Liquid CO2 lake discovered in deep-sea sediments, microbes got there first.

A microbial community able to survive in the sediments overlying a deep-sea liquid CO2 lake could serve as a natural laboratory for studying the impacts of deep-sea CO storage on marine life, report Japanese and German scientists.

The team of microbiologists and geochemists unwittingly discovered the liquid CO2 reservoir during expeditions to the Okinawa Trough east of Taiwan. While studying the microbes in the vent fluids and sediments of black smokers in the Yonaguni Knoll IV hydrothermal field, the scientists noticed the emission of liquid CO2 droplets from the sediments. Just south of the hydrothermal vents, the team found a liquid CO2 lake lying beneath a thin layer of sediments.

The seafloor in this location lies at a depth of about 1380 metres. At this depth, liquid CO2 is less dense than water and should not be able to form a pool. The researchers found that a layer of CO hydrates under about 30cm of sediments formed a cap over the lake and allowed the liquid CO2 to accumulate.

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Large amounts of CO2 from hydrothermal activity have stagnated in the sediment, cooled down, and formed a CO2 lake. Microorganisms are present that may play a role for the feedback of greenhouse gases into the biomass. (PNAS)

’During the past decade, no liquid CO2 environments have been found,’ Fumio Inagaki, a geomicrobiologist with the Japan Agency for Marine-Earth Science and Technology in Yokosuka and lead author of the study told Chemistry World. ’The sediment hosted CO2 lake we found is a unique setting since it requires strong hydrothermal activities and sediments,’ he explained.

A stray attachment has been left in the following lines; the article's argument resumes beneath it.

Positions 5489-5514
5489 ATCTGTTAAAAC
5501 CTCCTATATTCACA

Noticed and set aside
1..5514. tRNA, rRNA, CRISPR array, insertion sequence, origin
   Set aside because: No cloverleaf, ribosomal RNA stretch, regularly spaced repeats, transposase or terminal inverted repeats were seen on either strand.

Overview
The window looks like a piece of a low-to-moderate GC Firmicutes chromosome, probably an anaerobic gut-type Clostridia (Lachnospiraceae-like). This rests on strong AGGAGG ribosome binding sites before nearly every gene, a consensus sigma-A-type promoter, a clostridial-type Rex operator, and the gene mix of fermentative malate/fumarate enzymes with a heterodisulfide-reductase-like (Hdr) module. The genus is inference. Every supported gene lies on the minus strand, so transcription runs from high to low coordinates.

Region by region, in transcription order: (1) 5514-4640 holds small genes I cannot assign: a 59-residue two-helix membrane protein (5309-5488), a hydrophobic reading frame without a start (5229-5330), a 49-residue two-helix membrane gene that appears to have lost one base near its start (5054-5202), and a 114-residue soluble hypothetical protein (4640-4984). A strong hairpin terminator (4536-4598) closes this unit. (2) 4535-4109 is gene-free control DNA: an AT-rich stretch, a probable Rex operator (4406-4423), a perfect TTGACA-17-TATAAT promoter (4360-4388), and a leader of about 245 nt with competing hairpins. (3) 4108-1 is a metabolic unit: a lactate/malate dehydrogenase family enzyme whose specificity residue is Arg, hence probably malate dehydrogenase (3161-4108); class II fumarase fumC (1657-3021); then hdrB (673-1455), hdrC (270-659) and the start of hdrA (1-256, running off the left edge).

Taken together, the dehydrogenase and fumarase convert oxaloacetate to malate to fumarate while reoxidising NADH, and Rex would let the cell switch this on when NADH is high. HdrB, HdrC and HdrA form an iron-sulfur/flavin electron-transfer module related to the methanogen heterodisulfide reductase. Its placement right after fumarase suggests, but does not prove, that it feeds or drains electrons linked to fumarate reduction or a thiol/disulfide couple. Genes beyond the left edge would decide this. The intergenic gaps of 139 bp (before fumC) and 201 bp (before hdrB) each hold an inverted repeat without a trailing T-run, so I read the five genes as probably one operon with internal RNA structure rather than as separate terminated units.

Inagaki and colleagues collected samples at the liquid CO2/CO2-hydrate interface and in the overlying sediments, and analyzed them for microbial presence and activity. The dominant microbes detected in the samples were capable of assimilating one-carbon compounds such as CO2 and methane (CH4). 

’This community looks like something new based on the DNA research and may play a role to feedback greenhouse gases such as CO2 and methane into their biomass,’ said Inagaki.

In an effort to mitigate the climate effects of rising CO2 emissions, some scientists have proposed using the oceans for long-term storage of the chemical. The environmental impacts of deep-sea CO2 storage are not well understood but since the dissolution of CO2 in seawater lowers pH, the concern has been raised about the consequences of such a change on deep-water communities.

’The fact that liquid CO2 lakes exist naturally and do not become catastrophic death zones suggests that those concerns may not be founded,’ said Ken Caldeira, a chemical oceanographer with the Carnegie Institution in Stanford, California.   

’I think Mother Nature gives us some hints for storing CO in the deep-sea,’ said Inagaki. ’However, to realize the plans, we should also think about the consequent biological effect after disposal and microbial functioning.’

Jessica Ebert